OR WAIT null SECS
The common method used to determine IP staffing-using a ratio of IPs to the number of beds or the number of patients-might not be the best way of determining just how many IPs an institution needs.
Just what infection preventionists (IPs) do and how much time they spend doing it remains somewhat of a mystery because of a lack of evidence-based guidelines on this matter, according to a study in the American Journal of Infection Prevention. The way in which IPs spend their “time varies significantly from hospital to hospital and is driven in part by regulations, by the priorities of hospital administration and supervisors of IP, and by the strengths and interests of the IP,” according to the study.
But the common method used to determine IP staffing-using a ratio of IPs to the number of beds or the number of patients-might not be the best way of determining just how many IPs an institution needs.
Instead, hospital administrators and others who determine IP staffing should use the World Health Organization’s Workload Indicators of Staffing Need (WISN) method, say investigators with the All India Institute of Medical Science, in New Delhi, India. As the name suggests, WISN looks at the workload, and not solely at the numbers of IPs, patients, or beds.
“The WISN method is a human resource management tool that determines how many health workers of a particular type are required to cope with the workload of a given health facility and assesses the workload pressure of the health workers in that facility,” the study states.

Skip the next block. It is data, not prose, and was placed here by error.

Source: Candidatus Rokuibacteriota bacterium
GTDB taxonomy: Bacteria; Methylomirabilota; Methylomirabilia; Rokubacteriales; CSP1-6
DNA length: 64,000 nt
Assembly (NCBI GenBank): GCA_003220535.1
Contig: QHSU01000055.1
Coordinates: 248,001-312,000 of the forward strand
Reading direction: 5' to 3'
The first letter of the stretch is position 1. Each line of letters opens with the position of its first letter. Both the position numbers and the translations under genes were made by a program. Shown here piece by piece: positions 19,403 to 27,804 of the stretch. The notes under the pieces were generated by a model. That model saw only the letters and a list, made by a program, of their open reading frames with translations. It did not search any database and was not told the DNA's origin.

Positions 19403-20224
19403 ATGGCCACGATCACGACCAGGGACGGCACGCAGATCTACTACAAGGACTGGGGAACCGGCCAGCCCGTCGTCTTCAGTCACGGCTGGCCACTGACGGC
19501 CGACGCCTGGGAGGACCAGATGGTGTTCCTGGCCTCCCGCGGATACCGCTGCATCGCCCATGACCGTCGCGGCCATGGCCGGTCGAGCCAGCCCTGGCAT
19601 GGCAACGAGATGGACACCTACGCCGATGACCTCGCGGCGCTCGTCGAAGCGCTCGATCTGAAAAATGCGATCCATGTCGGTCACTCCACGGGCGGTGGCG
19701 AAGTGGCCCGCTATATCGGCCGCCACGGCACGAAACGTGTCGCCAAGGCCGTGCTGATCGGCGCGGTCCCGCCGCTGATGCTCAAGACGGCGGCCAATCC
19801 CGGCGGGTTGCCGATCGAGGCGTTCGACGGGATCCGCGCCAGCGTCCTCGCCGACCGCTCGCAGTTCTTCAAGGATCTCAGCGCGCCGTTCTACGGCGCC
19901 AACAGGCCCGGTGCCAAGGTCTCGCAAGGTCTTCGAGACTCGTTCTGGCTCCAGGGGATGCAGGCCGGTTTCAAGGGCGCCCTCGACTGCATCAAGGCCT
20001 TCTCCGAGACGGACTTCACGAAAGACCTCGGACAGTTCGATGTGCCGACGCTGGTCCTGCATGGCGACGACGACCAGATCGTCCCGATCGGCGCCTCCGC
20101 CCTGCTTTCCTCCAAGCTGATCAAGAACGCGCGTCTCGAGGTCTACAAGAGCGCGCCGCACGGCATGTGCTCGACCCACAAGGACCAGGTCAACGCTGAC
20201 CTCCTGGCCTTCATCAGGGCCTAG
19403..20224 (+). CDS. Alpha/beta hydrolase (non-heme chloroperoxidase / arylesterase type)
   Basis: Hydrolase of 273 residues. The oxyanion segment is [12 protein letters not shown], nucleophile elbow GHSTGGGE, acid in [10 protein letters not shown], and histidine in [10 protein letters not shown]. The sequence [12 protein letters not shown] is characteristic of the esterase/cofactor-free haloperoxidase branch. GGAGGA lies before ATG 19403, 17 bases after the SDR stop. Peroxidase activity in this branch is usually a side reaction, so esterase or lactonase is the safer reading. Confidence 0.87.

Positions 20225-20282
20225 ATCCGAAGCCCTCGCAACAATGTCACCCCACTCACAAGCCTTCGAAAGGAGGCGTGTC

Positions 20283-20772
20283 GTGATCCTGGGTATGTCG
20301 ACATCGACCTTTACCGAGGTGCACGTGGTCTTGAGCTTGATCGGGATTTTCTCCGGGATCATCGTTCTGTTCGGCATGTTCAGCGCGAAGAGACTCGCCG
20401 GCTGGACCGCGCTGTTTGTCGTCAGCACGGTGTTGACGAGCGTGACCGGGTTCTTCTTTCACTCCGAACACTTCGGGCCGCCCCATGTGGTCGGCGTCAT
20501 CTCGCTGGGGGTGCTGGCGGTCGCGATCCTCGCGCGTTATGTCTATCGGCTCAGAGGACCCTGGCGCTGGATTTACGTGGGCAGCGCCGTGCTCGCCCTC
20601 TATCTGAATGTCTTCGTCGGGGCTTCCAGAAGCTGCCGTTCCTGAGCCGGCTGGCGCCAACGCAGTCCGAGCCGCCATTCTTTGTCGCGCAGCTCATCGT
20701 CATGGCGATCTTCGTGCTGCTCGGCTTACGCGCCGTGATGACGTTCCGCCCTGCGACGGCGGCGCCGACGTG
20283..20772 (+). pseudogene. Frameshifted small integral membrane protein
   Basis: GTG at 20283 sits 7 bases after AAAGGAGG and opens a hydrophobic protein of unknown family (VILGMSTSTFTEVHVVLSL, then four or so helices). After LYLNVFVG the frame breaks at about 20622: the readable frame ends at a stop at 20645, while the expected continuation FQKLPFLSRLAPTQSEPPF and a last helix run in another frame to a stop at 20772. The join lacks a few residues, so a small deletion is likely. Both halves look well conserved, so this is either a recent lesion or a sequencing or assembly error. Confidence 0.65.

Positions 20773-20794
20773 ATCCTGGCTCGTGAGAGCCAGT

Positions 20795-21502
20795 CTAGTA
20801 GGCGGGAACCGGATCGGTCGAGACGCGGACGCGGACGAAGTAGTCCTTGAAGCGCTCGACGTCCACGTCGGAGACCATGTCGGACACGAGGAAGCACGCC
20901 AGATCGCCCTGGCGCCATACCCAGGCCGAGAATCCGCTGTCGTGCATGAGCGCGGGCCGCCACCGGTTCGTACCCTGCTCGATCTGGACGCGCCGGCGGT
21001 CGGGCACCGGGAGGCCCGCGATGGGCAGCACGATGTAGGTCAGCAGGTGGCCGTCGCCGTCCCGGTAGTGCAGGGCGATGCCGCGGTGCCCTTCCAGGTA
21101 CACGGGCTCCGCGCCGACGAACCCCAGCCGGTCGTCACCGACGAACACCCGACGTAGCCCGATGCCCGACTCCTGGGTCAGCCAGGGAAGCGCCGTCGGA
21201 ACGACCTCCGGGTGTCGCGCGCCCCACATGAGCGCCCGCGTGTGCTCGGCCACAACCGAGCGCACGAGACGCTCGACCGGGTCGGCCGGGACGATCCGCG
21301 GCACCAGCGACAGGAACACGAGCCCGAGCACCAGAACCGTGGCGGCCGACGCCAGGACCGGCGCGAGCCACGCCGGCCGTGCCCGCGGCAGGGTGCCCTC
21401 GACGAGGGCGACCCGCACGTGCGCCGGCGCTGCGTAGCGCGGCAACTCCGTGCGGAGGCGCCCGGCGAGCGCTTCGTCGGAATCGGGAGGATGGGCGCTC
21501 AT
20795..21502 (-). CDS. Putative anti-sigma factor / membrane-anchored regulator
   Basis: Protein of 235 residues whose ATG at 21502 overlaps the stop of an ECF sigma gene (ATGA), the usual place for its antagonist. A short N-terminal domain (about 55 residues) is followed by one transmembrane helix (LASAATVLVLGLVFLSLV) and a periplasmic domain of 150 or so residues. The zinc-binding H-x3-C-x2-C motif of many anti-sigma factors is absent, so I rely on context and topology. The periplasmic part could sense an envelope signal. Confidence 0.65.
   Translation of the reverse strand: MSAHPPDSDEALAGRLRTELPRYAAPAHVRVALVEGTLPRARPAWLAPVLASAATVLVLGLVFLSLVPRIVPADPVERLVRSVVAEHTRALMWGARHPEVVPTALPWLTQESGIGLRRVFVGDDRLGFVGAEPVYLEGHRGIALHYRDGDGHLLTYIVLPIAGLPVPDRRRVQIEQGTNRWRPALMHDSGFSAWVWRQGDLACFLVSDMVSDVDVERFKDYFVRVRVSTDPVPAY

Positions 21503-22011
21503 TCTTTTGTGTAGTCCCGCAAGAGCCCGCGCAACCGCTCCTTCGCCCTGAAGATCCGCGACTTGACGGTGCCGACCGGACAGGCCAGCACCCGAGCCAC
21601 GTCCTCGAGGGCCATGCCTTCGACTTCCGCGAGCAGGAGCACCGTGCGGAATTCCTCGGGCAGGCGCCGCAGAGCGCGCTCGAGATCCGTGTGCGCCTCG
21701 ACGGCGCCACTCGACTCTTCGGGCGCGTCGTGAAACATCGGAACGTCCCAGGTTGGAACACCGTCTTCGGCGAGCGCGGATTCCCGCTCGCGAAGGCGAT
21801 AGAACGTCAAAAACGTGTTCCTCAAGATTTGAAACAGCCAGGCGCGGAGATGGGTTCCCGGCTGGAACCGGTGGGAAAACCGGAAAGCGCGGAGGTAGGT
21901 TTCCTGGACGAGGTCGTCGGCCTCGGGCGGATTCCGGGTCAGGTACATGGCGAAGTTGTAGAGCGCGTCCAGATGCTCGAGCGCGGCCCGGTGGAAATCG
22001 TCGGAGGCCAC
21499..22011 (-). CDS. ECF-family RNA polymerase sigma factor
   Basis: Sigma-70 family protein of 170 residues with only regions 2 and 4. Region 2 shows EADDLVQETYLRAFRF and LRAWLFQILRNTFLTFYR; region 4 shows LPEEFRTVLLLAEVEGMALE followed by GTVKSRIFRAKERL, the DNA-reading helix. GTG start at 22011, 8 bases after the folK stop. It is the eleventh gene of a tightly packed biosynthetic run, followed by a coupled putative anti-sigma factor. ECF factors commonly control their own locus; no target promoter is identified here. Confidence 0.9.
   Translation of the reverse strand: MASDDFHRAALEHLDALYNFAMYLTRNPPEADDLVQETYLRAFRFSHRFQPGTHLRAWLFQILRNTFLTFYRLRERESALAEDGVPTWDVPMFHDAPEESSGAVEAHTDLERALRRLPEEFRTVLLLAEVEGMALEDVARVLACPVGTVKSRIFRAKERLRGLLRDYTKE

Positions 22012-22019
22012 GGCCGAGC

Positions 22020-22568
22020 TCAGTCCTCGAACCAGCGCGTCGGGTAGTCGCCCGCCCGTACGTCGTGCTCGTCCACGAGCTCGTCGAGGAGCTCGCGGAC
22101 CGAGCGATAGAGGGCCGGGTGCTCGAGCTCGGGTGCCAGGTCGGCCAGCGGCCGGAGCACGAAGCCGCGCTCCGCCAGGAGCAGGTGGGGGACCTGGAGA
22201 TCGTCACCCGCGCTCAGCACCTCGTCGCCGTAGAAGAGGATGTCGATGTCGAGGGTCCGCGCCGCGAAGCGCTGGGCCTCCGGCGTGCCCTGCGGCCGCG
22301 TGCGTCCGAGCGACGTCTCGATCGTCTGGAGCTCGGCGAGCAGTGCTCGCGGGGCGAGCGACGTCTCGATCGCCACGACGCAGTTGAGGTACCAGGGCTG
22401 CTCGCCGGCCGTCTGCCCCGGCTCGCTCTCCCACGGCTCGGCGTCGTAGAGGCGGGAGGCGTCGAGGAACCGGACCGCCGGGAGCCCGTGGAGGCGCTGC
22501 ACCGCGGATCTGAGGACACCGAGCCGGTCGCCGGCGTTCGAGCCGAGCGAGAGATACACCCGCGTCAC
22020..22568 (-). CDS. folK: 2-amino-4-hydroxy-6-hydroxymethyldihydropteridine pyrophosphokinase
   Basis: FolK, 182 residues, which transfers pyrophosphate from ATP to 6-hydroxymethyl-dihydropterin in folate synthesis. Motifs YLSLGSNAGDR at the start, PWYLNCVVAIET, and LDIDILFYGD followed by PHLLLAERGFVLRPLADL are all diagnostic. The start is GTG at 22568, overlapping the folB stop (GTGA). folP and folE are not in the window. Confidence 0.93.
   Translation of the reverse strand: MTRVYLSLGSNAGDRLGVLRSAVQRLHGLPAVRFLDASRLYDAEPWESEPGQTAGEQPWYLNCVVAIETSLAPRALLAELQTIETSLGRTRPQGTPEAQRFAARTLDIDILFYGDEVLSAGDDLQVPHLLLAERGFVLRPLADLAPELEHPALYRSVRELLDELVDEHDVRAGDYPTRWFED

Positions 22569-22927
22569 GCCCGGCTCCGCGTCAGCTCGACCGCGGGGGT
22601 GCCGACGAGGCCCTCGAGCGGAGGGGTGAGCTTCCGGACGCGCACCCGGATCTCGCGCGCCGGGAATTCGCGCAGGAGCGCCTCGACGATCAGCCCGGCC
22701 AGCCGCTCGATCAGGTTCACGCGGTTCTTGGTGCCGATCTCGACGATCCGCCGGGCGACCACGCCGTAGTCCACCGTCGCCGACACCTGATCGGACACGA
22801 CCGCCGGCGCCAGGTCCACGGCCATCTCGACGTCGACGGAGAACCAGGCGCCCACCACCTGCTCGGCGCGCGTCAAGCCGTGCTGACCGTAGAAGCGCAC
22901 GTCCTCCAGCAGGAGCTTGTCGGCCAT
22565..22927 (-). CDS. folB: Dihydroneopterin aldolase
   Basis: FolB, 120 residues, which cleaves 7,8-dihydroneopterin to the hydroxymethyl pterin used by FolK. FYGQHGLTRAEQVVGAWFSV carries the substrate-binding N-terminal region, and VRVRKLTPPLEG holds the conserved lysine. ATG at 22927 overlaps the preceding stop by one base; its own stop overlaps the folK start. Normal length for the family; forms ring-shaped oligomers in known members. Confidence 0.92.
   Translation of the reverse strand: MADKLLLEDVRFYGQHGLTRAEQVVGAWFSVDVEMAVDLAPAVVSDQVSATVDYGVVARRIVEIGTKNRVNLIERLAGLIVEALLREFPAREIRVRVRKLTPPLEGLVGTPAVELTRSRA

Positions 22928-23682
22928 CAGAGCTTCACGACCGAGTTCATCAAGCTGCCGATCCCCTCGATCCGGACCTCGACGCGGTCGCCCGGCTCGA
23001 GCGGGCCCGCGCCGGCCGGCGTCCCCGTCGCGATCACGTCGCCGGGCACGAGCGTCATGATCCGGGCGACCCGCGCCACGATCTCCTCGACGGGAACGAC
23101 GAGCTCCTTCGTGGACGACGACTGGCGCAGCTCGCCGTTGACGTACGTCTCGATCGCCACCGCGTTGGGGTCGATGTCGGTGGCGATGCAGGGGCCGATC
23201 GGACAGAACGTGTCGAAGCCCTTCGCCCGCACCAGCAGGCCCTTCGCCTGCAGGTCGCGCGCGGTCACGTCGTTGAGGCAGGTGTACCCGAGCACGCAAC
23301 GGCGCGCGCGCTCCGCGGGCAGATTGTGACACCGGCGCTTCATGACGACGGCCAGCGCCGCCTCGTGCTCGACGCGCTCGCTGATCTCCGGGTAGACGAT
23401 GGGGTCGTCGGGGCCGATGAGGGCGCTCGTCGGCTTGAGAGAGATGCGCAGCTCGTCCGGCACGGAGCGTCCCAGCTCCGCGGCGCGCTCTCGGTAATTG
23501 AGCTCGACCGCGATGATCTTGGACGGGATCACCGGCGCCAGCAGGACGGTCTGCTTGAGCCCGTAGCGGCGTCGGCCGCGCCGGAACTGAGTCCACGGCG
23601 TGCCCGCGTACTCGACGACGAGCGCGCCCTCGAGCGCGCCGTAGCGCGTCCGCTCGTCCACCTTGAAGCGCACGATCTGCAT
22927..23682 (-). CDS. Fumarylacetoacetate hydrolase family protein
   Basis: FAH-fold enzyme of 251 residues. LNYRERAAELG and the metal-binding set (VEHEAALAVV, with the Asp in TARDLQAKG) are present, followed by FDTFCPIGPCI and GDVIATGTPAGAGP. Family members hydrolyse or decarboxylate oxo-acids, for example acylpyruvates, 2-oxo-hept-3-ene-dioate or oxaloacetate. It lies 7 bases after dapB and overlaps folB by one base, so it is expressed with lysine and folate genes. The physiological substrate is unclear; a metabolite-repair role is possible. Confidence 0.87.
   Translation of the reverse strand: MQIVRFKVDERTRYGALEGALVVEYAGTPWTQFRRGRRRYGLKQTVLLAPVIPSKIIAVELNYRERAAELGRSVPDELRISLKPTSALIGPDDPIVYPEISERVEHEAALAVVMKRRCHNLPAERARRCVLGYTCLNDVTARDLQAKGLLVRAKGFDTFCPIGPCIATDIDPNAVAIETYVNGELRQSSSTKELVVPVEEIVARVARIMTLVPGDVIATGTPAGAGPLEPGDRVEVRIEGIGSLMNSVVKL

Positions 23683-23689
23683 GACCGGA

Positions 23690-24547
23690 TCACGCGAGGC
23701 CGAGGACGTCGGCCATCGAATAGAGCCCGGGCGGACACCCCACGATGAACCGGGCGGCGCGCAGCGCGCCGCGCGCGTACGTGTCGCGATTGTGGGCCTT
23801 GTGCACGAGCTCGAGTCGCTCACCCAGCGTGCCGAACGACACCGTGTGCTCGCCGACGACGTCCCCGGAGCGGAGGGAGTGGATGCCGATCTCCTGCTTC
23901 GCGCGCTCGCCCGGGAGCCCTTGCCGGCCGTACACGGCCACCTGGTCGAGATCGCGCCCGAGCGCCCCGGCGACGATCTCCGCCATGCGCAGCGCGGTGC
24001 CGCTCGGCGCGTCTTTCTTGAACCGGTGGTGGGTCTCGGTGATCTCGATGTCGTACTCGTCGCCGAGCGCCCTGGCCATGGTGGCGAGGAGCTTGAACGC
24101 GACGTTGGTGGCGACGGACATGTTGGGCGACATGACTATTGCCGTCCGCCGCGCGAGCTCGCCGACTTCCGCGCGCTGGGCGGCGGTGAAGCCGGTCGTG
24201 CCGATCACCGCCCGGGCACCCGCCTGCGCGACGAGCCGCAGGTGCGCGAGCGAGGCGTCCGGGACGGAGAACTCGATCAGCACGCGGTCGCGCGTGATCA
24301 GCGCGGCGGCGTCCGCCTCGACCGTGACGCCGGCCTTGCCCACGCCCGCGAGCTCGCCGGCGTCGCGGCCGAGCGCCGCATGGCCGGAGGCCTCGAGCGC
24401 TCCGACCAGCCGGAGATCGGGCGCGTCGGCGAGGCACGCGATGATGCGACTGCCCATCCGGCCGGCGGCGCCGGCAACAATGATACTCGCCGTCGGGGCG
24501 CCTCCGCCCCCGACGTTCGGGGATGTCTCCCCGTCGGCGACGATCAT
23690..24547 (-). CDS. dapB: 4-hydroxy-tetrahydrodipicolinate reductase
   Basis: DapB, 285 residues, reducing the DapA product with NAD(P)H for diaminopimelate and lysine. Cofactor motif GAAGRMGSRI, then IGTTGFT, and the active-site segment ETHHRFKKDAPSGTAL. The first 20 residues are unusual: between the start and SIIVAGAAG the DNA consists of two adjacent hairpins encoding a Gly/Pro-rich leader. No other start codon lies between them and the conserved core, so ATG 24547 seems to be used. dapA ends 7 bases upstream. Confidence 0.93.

Investigators wanted to find out just what the correct staffing levels should be for acute care hospitals. To that end, they used the WISN method, dividing the work IPs do into 3 categories: control activities, support activities, and additional activities. The control activities are directly tied to infection prevention and performed by all IPs; support activities were also performed by all IPs but did not necessarily have to do with infection prevention, and additional activities were performed by only a few IPs.
The investigators calculated how many IPs with an available working time of 6,132 hours it would take to handle a workload that should take 6,238.25 hours to complete in an acute care hospital with 182 beds and 69,331 annual admissions.
“Core infection control activities consumed 78% time,” the study stated. “Support and additional activities consumed the remaining 22% time. Active surveillance required 44% time and education consumed 32% time. WISN ratio of available staff and required staff was 0.75.” In other words, there needs to be 4 IPs on staff, not 3 as would have been the case if common ratio calculations were used.
Active surveillance consumed most of the IP workload; 44% out of the total available time adding up to about 14 hours a week. And most of that surveillance was conducted on central line associated blood stream infections (CLABSIs).
The study concluded that “staffing for infection control can no longer be made on the basis of bed numbers or patient census but rather must reflect the scope of the program, characteristics of the patient population and the workload involved, techniques for applying scientific knowledge base about IP, and the unique and/or urgent needs of the institution and community. WISN is a valuable method that can prospectively measure all infection control activities and translate workload into IP FTEs [full-time employees]. Staffing guidelines based on WISN will require periodic revisions.”